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Class of 2024 Valedictorian on Being Number One

Class of 2024 Valedictorian on Being Number One

Jai Desai, SWMHS’s class of 2024 valedictorian, has worked extremely hard to get to where he is today. Despite his outstanding academic achievements, this is the last factor that should be used to define him. “I’m more than just a number and academic accomplishments,” said Desai. 

Desai’s core motivator is – and always has been – medicine. This passion first sprouted when he visited his grandpa in the hospital due to a heart condition. He did not quite understand the inner workings of the hospital: the wires, the drips. The doctors explained what they could with a keen sense of compassion, resulting in an undying curiosity. “The doctors made it digestive for somebody my age,”  said Desai. 

In chasing this dream of becoming a medical professional, Jai has interned at Weill Cornell Medicine in New York City doing various kinds of research. This hands-on clinical experience allowed him to see a different side of the field. “Without it, I would not have been able to see so many specialties in a medical setting,” Desai said. This life-changing experience completely altered his view of his future, deepening his passion for medicine. 

Though working his way up to being number one has been academically challenging, there are social obstacles that come along with this title as well. Desai’s vigorous work for thirteen years is the last factor that should define him as a person, friend, and son.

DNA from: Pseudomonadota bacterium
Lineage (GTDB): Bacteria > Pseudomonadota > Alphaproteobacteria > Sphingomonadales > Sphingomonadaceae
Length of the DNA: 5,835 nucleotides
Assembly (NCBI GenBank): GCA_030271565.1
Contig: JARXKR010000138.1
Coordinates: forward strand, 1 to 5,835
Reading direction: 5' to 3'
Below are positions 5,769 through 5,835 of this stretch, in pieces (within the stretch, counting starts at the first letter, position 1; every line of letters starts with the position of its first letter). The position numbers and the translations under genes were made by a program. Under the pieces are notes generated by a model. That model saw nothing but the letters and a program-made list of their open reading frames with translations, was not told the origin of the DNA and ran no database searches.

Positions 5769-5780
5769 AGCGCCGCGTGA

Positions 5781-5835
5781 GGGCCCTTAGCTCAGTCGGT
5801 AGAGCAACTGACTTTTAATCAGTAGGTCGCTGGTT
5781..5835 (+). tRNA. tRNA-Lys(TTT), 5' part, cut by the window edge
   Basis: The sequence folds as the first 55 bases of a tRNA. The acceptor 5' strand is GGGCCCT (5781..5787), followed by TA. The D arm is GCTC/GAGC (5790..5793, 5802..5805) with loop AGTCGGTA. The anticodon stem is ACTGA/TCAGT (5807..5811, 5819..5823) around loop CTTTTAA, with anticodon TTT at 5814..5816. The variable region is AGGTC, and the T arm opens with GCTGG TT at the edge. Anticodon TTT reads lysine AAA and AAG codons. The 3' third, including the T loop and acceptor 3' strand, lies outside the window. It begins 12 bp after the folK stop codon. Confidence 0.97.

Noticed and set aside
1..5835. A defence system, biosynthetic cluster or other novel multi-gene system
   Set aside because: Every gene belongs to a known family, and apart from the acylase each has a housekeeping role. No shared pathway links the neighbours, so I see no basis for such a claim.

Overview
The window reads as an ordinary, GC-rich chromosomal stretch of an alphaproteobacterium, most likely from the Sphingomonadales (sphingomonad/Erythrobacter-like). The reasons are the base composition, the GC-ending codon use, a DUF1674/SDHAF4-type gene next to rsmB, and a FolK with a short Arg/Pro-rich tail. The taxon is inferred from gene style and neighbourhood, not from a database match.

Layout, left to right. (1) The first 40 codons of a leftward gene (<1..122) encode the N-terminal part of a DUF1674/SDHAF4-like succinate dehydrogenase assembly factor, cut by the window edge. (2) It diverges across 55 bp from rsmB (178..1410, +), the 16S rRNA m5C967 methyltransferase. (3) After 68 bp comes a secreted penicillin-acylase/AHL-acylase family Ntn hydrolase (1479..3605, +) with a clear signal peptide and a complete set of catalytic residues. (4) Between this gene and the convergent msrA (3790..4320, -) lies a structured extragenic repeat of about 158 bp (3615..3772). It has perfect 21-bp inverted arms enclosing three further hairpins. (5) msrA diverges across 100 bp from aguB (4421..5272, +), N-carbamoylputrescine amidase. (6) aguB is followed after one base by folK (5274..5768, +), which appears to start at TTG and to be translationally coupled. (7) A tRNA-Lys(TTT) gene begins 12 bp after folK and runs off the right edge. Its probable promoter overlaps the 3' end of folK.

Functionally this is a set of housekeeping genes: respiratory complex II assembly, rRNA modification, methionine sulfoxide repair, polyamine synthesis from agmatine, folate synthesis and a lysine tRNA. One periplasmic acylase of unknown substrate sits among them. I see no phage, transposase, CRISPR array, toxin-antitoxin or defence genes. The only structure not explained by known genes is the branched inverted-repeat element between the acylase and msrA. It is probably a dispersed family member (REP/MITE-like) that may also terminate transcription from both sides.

Through the years, Desai has experienced several accounts of jealousy and deliberate objectification from friends and peers at school. People have reduced him down to grades and numbers. They ignorantly use Desai as a comparison for personal gain. “It is just dehumanizing. It reduces you, makes you feel less,” said Desai. All his worth being determined upon one insignificant aspect of himself is hurtful and unrealistic. 

Desai’s first two high school years were miserable: he was burnt out. Prizing academics over anything else did more harm than good. It became increasingly more difficult to be productive and produce quality work with no other priorities. The fatigue and stress were taxing on Desai’s mental health which at the time, seemed impossible to reverse. 

After two years of this struggle, Desai knew he needed to adapt to a new plan and managed to strike a balance between his social life while still excelling in his rigorous coursework. He began to prioritize his time in a new and healthier way. 

Assignments were either saved for closer to the due date or done quickly after being assigned in accordance with his plans. This taught Desai to work quickly and enjoy life significantly more. “It is a lot easier to work academically when you are enjoying life,” said Desai. Life was put into an improved perspective, showing him that life is so much more than school, grades, stress, etc. 

“Be kind to yourself. You’re not gonna be perfect and that’s okay,” said Desai. From middle school to sophomore year, Desai lacked self-compassion. It was not until he realized his value and saw life beyond academics that he was able to care about himself. This journey to becoming valedictorian was difficult, but Desai has become a wiser friend and an incredible role model.

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